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Blackberry Earnings to Reveal First Glimpse of Z10 Sales

Wednesday, 27 Mar 2013 | 1:16 PM ET
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This is where reality sets in.

BlackBerry will report its fiscal fourth quarter numbers Thursday morning. Analysts are looking for a loss per share of 31 cents on revenue of $2.8 billion.

A few major forces are at play.

First, BlackBerry had about a month's worth of sales of the Z10 in the U.K. and Canada, two major markets where demand looked strong.

Second, BlackBerry may have seen weaker sales of its bread-and-butter BlackBerry 7 devices, as customers waited to see the Z10.

And lastly, BlackBerry lost one million subscribers last quarter. Will it lose the same number this time? Or perhaps even more?

Blackberry Stock a 'Buy'?
Peter Misek, Jefferies & Company, shares his view on Blackberry's turnaround plan and the fact that short interest in the phone maker is at record levels. Misek has a buy rating on the stock.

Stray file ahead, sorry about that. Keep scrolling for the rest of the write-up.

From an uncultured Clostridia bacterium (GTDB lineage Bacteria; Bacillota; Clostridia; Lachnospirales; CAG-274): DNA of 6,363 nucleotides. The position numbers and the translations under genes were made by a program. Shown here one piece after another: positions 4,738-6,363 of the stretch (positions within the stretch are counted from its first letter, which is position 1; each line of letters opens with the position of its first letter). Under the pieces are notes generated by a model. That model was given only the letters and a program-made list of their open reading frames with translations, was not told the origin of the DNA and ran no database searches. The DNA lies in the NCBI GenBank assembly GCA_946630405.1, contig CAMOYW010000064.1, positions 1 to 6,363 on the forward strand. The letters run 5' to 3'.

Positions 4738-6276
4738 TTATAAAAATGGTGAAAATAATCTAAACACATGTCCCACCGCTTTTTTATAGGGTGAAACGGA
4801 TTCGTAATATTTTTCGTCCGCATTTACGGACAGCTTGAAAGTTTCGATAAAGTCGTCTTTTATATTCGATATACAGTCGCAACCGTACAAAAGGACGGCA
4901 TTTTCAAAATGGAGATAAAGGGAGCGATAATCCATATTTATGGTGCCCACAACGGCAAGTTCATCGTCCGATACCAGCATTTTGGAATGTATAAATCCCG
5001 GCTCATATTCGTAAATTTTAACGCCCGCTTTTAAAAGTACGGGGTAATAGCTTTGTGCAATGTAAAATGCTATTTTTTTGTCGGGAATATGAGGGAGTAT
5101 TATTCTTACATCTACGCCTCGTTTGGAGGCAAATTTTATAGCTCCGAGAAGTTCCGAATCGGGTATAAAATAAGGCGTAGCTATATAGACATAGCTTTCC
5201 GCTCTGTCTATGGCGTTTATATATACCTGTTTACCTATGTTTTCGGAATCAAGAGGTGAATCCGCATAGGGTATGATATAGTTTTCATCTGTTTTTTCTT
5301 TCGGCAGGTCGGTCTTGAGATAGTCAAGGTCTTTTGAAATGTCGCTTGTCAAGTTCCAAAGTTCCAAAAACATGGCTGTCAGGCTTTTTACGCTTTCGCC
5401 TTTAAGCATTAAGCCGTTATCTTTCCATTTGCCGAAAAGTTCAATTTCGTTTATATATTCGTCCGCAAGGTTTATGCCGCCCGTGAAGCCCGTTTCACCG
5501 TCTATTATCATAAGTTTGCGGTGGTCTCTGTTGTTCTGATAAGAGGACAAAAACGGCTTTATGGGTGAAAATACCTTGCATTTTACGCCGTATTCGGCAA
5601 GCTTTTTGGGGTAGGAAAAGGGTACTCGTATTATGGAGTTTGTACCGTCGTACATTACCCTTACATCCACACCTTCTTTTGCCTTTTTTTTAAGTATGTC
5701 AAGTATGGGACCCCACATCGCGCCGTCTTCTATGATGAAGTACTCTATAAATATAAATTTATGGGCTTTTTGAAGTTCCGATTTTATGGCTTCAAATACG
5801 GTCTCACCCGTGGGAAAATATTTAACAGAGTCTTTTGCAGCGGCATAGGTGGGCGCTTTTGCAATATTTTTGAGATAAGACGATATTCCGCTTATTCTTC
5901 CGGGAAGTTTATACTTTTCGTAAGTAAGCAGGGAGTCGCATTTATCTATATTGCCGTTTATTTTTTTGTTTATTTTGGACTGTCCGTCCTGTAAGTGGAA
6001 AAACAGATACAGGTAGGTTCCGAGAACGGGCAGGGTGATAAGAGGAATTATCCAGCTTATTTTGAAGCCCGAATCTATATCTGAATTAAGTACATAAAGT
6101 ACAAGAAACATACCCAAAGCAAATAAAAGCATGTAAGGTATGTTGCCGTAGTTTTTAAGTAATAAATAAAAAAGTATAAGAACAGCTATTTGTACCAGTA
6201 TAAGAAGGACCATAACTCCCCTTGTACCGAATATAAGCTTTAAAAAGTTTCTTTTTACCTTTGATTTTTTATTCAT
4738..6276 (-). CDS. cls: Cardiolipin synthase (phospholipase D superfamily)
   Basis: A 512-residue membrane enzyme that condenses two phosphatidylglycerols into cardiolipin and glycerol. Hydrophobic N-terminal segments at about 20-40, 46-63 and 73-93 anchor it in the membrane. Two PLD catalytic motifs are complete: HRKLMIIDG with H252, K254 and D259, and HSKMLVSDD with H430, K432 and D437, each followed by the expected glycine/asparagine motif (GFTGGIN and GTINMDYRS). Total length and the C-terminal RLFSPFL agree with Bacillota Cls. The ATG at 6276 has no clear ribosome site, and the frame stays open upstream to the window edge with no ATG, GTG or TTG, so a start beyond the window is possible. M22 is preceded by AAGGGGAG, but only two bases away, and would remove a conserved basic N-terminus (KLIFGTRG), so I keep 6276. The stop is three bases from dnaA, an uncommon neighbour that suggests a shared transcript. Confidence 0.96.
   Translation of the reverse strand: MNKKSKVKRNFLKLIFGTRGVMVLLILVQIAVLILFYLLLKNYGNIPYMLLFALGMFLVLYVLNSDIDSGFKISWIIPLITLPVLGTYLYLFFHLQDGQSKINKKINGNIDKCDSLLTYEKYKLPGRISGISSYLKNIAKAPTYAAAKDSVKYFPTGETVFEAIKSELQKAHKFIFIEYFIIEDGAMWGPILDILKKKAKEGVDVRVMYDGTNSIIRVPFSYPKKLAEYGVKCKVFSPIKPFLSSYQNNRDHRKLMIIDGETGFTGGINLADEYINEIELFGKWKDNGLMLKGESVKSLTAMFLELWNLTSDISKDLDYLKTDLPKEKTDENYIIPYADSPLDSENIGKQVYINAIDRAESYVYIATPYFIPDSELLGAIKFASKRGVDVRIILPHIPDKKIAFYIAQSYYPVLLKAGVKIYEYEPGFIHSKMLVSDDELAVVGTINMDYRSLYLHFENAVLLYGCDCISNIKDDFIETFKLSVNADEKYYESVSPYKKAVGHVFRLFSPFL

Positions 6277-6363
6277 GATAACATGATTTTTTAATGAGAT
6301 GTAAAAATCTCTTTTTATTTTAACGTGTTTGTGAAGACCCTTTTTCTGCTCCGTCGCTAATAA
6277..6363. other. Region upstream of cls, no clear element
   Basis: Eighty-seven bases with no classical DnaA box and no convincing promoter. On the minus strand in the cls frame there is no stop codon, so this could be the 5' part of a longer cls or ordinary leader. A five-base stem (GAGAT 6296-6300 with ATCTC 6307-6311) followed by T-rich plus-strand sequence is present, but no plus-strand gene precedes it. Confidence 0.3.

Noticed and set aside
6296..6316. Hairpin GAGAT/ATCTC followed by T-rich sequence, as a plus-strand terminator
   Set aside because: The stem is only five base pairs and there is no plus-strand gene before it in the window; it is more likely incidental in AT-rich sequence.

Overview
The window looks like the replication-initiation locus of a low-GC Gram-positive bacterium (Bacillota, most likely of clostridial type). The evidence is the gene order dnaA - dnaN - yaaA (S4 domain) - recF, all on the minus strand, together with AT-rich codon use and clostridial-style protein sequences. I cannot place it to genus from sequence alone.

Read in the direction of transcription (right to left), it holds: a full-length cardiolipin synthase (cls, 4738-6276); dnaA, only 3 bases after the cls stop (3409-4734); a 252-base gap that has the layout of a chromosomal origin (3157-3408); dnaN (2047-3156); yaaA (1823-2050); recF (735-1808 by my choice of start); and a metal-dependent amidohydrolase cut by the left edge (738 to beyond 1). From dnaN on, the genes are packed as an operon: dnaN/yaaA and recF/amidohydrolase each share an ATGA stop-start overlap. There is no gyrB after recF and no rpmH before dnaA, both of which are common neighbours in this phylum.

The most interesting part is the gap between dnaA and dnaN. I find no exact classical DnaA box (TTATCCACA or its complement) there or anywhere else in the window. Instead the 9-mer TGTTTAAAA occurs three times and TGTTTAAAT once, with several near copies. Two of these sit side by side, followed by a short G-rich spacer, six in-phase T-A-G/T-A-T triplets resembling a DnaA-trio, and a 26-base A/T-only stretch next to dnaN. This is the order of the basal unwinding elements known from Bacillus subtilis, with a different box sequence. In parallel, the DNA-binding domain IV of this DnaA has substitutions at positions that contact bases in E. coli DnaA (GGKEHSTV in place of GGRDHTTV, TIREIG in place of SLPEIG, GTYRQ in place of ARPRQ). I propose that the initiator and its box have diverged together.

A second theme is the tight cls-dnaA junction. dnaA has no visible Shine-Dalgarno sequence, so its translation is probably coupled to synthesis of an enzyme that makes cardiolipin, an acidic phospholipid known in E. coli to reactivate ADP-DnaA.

In addition to these three variables, analysts are counting on the stock to be volatile because nearly one-third of the available shares were held by short sellers at the end of February.

(Read More: BlackBerry Targeted by Short Sellers as Market Awaits Results )

The integrity of BlackBerry's turnaround story is at stake. The stock is up more than 20 percent since the beginning of the year on hopes that the BlackBerry Z10 and the BlackBerry 10 software behind it will reverse the company's foundering fortunes.

The U.K. and Canada Z10 launches supported the storyline — some U.K. stores reported stock-outs of the white version -- but the U.S. launch was less impressive. Goldman Sachs said earlier this week that several of the stores they surveyed were selling fewer than 10 units per day.

(Read More: Investors Abandon Blackberry After 'Disappointing' Launch )

But in the near-term, the most important number in the report is probably the subscriber number. "BlackBerry subscribers" are phone owners who use BlackBerry's secure network, mostly for messaging.

In the past, carriers have been willing to pay BlackBerry for access to its network, but with BlackBerry 10 devices, that model— and the high-margin service revenue that comes with it — is changing. Add to that the fact that BlackBerry's installed base is shrinking as former users switch to Apple iPhone and Android devices, and there are a lot of questions about how well the company will be able to defend its valuable subscriber base.

We'll start to get a better sense of it early Thursday — BlackBerry's numbers are due out at 7 a.m.

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